I wrote an article on the 20 Miles Law Jacksonville lawyers website about a case in St. Augustine FL. This case involved the theft of an expensive, historical bell from the fenced in backyard of a house. If you are not a Florida criminal attorney, you may think that this would just be a Florida grand theft charge. However, it was a burglary because the yard was fenced in. The yard becomes part of the house due to Florida burglary laws.
1. Entering a dwelling, a structure, or a conveyance with the intent to commit an offense therein, unless the premises are at the time open to the public or the defendant is licensed or invited to enter; or
2. Notwithstanding a licensed or invited entry, remaining in a dwelling, structure, or conveyance:
a. Surreptitiously, with the intent to commit an offense therein;
b. After permission to remain therein has been withdrawn, with the intent to commit an offense therein; or
c. To commit or attempt to commit a forcible felony, as defined in s. 776.08.
Section 810.011(2) of the Florida Statutes defines “dwelling” for the purpose of burglary. The law states:
“ ‘Dwelling’ means a building or conveyance of any kind, including any attached porch, whether such building or conveyance is temporary or permanent, mobile or immobile, which has a roof over it and is designed to be occupied by people lodging therein at night, together with the curtilage thereof.”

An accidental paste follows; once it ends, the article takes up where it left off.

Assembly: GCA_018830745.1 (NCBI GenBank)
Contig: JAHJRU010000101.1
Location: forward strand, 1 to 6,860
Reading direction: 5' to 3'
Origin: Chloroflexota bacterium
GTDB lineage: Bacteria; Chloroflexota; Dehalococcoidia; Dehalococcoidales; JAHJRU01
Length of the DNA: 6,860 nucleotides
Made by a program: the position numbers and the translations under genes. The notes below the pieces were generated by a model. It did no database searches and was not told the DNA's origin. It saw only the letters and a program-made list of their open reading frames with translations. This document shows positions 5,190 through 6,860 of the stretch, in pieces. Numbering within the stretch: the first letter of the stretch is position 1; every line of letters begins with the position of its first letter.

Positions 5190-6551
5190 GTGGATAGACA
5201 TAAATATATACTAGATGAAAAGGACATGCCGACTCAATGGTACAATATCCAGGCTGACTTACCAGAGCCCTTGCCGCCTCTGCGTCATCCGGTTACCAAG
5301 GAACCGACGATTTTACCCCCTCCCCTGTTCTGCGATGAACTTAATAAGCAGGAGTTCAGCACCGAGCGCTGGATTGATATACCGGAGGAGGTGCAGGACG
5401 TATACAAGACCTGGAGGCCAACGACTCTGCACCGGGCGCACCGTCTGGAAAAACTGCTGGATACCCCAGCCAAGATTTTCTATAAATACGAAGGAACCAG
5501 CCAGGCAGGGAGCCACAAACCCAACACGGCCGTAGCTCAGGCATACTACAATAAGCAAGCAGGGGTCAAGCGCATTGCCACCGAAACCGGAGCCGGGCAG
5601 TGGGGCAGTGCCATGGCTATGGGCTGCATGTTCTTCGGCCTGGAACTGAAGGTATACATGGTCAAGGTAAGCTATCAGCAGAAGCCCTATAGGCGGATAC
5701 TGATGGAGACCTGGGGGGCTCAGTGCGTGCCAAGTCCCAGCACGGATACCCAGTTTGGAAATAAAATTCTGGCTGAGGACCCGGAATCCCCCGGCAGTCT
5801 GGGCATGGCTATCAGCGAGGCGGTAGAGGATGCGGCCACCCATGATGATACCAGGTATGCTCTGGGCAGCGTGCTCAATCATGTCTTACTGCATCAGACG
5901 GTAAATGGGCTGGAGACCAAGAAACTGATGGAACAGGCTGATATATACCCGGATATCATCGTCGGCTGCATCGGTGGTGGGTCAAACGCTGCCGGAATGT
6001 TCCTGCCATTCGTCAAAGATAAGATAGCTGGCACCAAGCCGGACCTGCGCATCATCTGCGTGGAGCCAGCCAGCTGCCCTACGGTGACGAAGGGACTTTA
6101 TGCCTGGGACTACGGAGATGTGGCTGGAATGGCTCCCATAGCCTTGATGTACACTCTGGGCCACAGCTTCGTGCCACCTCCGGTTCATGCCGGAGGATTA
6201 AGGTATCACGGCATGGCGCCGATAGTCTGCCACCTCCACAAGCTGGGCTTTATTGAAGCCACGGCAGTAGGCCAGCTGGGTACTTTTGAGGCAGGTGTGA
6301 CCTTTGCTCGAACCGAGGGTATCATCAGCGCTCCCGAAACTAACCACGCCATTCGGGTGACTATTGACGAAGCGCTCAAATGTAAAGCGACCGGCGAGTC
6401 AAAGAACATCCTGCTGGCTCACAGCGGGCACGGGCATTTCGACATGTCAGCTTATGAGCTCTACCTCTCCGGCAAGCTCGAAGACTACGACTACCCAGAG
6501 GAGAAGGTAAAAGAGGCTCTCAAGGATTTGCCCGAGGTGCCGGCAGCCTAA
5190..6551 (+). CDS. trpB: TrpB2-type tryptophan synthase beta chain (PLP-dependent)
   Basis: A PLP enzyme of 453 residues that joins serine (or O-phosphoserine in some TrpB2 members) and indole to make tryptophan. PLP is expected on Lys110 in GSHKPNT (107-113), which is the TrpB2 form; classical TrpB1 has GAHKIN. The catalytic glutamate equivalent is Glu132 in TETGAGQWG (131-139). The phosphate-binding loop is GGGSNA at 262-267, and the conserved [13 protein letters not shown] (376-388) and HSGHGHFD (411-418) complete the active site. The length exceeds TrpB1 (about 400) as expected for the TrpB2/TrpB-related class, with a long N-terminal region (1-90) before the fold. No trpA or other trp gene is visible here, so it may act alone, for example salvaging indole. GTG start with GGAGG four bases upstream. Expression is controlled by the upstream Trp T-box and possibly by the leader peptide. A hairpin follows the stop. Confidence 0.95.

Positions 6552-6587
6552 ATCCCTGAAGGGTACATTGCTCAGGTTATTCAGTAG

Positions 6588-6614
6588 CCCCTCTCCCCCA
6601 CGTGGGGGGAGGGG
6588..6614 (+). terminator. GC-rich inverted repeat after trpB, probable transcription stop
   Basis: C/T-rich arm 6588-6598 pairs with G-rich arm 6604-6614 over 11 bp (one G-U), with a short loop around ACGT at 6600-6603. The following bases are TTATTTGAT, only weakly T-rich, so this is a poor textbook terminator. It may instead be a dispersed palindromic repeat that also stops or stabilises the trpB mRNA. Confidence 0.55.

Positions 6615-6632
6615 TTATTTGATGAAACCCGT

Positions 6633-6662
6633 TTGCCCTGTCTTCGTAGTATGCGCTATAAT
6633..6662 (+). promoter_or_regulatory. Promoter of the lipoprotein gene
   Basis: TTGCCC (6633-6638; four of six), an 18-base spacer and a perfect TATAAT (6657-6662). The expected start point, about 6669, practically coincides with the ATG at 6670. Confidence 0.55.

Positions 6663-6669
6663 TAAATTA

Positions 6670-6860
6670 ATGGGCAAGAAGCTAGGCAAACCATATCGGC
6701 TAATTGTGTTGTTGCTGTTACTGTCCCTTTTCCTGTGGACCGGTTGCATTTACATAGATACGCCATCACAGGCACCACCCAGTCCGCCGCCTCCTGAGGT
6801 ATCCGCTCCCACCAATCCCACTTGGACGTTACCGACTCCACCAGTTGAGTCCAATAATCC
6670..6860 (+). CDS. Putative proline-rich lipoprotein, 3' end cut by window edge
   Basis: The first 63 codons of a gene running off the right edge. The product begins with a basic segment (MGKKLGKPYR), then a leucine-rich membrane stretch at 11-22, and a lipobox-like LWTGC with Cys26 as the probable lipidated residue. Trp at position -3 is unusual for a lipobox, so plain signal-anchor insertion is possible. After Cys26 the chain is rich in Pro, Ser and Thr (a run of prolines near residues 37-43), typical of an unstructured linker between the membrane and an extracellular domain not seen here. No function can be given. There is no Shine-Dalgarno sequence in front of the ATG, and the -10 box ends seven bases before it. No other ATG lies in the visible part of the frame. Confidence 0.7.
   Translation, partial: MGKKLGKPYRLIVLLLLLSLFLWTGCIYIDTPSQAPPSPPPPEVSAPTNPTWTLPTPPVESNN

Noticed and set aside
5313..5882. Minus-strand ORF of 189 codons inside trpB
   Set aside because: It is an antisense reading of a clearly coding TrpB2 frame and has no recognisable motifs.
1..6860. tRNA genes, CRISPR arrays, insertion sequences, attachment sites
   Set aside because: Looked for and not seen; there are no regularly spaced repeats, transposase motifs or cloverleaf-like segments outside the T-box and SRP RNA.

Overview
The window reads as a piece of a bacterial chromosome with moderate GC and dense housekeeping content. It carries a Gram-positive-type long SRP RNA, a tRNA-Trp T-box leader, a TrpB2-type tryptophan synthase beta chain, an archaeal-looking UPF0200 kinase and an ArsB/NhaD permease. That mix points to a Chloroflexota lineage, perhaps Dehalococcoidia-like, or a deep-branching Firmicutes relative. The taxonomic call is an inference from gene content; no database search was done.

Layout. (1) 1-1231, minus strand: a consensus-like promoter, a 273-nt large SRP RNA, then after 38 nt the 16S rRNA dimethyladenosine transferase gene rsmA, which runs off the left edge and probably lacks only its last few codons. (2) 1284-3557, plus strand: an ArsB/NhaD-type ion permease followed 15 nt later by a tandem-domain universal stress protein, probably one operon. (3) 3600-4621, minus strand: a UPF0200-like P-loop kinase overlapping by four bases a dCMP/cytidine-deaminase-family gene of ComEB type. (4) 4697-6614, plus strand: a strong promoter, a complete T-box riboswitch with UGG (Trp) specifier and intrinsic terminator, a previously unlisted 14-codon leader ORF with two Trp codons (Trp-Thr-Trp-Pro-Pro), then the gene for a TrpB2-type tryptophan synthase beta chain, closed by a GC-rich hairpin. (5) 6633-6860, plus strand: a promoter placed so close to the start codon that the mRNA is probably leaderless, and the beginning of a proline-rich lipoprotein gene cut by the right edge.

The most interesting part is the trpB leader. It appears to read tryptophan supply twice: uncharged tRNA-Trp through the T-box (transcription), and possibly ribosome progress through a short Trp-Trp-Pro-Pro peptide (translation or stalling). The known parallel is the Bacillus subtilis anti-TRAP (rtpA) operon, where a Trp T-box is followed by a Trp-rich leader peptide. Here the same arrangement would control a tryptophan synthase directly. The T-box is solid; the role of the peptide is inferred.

The curtilage of a house includes the areas that are enclosed as part of the house. This includes fenced in areas. Section 810.011(7) of the Florida Statutes defines fenced land. This law states, “ ‘fenced land’ is that land which has been enclosed by a fence of substantial construction, whether with rails, logs, post and railing, iron, steel, barbed wire, other wire, or other material, which stands at least 3 feet in height. For the purpose of this chapter, it shall not be necessary to fence any boundary or part of a boundary of any land which is formed by water.” Section 810.011(8) states, “Where lands are posted, cultivated, or fenced as described herein, then said lands, for the purpose of this chapter, shall be considered as enclosed and posted.” Basically, fenced land is considered curtilage. Curtilage is considered part of the dwelling. This means that if someone enters a fenced in yard and steals something from the yard, this is similar to breaking into the house.
Section 810.02(3) states that burglary to a dwelling is a second-degree felony as long as “the offender does not make an assault or battery and is not and does not become armed with a dangerous weapon or explosive.”